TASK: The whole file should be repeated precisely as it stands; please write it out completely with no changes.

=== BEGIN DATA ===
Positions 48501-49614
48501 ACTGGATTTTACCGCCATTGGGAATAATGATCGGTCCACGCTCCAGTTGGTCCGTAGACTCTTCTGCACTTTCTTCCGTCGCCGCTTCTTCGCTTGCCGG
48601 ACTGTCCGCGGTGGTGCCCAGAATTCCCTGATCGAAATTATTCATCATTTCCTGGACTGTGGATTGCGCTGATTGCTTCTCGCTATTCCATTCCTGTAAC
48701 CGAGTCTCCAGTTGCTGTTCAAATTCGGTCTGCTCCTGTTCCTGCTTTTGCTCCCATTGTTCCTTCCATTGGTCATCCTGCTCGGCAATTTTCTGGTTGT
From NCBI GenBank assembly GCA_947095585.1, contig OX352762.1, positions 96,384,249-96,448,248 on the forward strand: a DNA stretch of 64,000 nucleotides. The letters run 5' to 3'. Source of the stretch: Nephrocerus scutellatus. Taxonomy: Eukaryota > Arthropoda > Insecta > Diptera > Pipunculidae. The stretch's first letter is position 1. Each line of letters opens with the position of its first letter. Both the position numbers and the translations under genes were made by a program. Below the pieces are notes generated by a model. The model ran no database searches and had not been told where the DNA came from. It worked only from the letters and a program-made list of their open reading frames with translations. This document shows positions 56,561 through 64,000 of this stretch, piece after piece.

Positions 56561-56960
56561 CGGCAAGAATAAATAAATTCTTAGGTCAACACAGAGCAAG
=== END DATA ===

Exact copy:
Positions 48501-49614
48501 ACTGGATTTTACCGCCATTGGGAATAATGATCGGTCCACGCTCCAGTTGGTCCGTAGACTCTTCTGCACTTTCTTCCGTCGCCGCTTCTTCGCTTGCCGG
48601 ACTGTCCGCGGTGGTGCCCAGAATTCCCTGATCGAAATTATTCATCATTTCCTGGACTGTGGATTGCGCTGATTGCTTCTCGCTATTCCATTCCTGTAAC
48701 CGAGTCTCCAGTTGCTGTTCAAATTCGGTCTGCTCCTGTTCCTGCTTTTGCTCCCATTGTTCCTTCCATTGGTCATCCTGCTCGGCAATTTTCTGGTTGT
From NCBI GenBank assembly GCA_947095585.1, contig OX352762.1, positions 96,384,249-96,448,248 on the forward strand: a DNA stretch of 64,000 nucleotides. The letters run 5' to 3'. Source of the stretch: Nephrocerus scutellatus. Taxonomy: Eukaryota > Arthropoda > Insecta > Diptera > Pipunculidae. The stretch's first letter is position 1. Each line of letters opens with the position of its first letter. Both the position numbers and the translations under genes were made by a program. Below the pieces are notes generated by a model. The model ran no database searches and had not been told where the DNA came from. It worked only from the letters and a program-made list of their open reading frames with translations. This document shows positions 56,561 through 64,000 of this stretch, piece after piece.

Positions 56561-56960
56561 CGGCAAGAATAAATAAATTCTTAGGTCAACACAGAGCAAG